WIESEL: No, altogether we are one society. And of course I hope that we all work for the republic, for the city, which is the noblest task of the politician, or of a statesman, or of an intellectual. We all work for the human family. However, within the framework of that family, what is our role? Look, Alexander, who was the greatest king of all – the conqueror of the whole world; he took with him a philosopher, Aristotle. Why? What did Aristotle know about politics, or about military matters? But he needed him. Even Khan Kublai had… They all want to have someone who questions. In the case of dictatorships, of course they all go to jail, or to the guillotine.

But whenever intellectuals get power, it’s dangerous. Take the French Revolution; Danton, Robespierre, they were intellectuals. And because of that, they became dictators. The moment they assumed power, it was dangerous for everybody. They became victims of their own experiments. Danton was beheaded, and Robespierre was beheaded, and Marat, Sade, et al. Take the Catholic Church, the Christian Church, in the beginning it was a church of ideas, of spirituality. It was a laboratory of the soul. The moment the Church acquired power, I think it realized that it was no longer the soul, really, that mattered. Domination was the goal.

HEFFNER: You know, the question that occurs to me is whether you see that we are in less danger, in a better position if the politician, if the public person achieves in some way intellectual’s blessings, and he has with him and with her, the intellectual, rather than the intellectual herself or himself gaining power, again going back to Wilson, again going back to the fact that with Bill Clinton in the White House we have a large number of scholars, Rhodes Scholars, a large number of intellectuals. Where would you put your bet; on the intellectual with political power, or the politician who draws upon the intellectual? I gather it’s the latter.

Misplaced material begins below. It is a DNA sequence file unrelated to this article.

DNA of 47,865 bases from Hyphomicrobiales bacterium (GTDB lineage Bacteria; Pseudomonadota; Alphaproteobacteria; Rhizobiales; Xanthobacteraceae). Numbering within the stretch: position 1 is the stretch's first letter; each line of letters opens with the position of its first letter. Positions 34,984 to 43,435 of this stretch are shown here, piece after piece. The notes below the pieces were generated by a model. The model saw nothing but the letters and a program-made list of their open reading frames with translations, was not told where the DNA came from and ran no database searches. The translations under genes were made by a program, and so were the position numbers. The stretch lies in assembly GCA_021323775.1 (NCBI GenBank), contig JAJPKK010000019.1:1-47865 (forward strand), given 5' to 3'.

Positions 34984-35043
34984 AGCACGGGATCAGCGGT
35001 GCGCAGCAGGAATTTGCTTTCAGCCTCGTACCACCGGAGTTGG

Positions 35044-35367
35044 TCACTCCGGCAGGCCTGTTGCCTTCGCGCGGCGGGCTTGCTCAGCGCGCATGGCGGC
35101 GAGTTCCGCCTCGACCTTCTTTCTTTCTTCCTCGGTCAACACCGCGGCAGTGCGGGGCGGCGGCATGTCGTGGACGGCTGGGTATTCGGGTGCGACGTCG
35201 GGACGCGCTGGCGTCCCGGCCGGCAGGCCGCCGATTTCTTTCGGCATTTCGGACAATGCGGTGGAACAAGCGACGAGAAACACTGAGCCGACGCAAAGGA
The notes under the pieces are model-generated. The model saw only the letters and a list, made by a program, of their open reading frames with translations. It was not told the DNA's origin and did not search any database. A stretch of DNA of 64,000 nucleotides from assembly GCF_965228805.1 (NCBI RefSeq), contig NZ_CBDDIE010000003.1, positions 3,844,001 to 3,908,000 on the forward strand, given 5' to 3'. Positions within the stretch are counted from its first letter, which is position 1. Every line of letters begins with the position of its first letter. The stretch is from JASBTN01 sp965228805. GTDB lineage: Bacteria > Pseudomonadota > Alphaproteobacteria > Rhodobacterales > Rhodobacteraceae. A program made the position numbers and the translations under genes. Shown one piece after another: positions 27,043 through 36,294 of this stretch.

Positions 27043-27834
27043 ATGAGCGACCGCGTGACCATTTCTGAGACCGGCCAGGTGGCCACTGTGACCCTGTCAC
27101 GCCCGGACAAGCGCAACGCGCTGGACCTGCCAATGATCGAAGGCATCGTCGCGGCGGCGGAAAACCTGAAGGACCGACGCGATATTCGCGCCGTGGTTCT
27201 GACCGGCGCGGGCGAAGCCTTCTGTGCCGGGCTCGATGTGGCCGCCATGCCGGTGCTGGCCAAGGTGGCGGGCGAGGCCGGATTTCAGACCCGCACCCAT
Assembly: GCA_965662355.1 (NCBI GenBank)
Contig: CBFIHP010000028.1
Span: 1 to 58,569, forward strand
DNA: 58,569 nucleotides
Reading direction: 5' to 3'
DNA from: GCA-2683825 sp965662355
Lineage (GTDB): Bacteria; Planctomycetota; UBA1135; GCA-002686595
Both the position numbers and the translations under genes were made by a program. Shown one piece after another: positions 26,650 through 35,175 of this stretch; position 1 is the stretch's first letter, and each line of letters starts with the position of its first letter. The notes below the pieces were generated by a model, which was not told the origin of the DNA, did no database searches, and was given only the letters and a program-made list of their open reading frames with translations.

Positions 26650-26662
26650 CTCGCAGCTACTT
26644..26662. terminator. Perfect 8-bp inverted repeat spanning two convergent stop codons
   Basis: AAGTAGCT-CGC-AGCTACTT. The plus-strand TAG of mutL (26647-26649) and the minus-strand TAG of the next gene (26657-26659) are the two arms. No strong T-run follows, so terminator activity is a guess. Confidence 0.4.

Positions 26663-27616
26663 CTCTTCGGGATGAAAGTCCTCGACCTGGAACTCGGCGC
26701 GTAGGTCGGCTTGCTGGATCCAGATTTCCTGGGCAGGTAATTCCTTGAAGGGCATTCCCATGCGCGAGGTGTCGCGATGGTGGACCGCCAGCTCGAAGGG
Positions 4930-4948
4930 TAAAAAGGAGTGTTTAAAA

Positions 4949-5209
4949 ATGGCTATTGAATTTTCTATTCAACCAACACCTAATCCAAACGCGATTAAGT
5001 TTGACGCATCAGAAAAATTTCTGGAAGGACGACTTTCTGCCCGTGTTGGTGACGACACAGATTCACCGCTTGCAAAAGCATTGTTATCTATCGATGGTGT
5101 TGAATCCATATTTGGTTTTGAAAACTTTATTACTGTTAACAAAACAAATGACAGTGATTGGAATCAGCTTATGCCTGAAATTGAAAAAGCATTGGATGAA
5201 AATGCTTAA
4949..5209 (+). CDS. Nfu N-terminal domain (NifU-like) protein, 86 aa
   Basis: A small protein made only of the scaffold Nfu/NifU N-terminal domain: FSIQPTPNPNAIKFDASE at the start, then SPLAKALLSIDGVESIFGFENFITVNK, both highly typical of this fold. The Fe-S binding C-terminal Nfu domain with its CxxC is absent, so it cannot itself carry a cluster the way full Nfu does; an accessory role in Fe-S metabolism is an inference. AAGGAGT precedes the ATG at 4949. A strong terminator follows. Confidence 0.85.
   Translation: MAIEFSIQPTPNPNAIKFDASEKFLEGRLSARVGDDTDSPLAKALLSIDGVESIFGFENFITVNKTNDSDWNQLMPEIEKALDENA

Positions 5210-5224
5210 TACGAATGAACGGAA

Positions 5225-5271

WIESEL: Yes, but still I would like the intellectual to have access, if not access to power, at least the ear of power. That is the main thing.

HEFFNER: And what does he spend, what does she spend, when the intellectual has that access to power? What goes with it, what obligations are there?

WIESEL: To listen, which is rare, to listen. And then, to be sure that the intellectuals that are at his or her disposal, at the service, should come from opposing sides. The problem is that when the President of the United States goes into the White House he usually brings, of course, the best scholars that he knows. As you said the Rhodes Scholars; Kennedy had Harvard. However, I would like the President to bring in scholars, theoreticians, philosophers, moralists from both sides, so he always hears two ideas, not one. And then, of course, because he is President, chosen by the people, we invest in him all our ambitions, all our dreams, all our hopes, he would know what decision to make.

HEFFNER: But, you see, I meant to ask that question in a very different way. Not what does the political leader give up, but what does the intellectual give up when involved in politics? What degree of independence of mind is surrendered when one becomes a member of the court?

WIESEL: Dick, that really is the danger. I think that the ruler should need the intellectual. But I hope that the intellectual will not yield to that temptation. Because for the intellectual too, it’s dangerous to be too close to power. There is something in power that corrupts, that… worse than that, that disturbs, perturbs, disfigures the thought process. I have seen it too much. A person that is close to the ruler changes, smiles more often, doesn’t say things that the person doesn’t want to hear. And therefore, slowly, the intellectual becomes, really, the expression of the ruler and the instrument of the ruler rather than the other way around.

HEFFNER: You say you’ve seen that happen too often.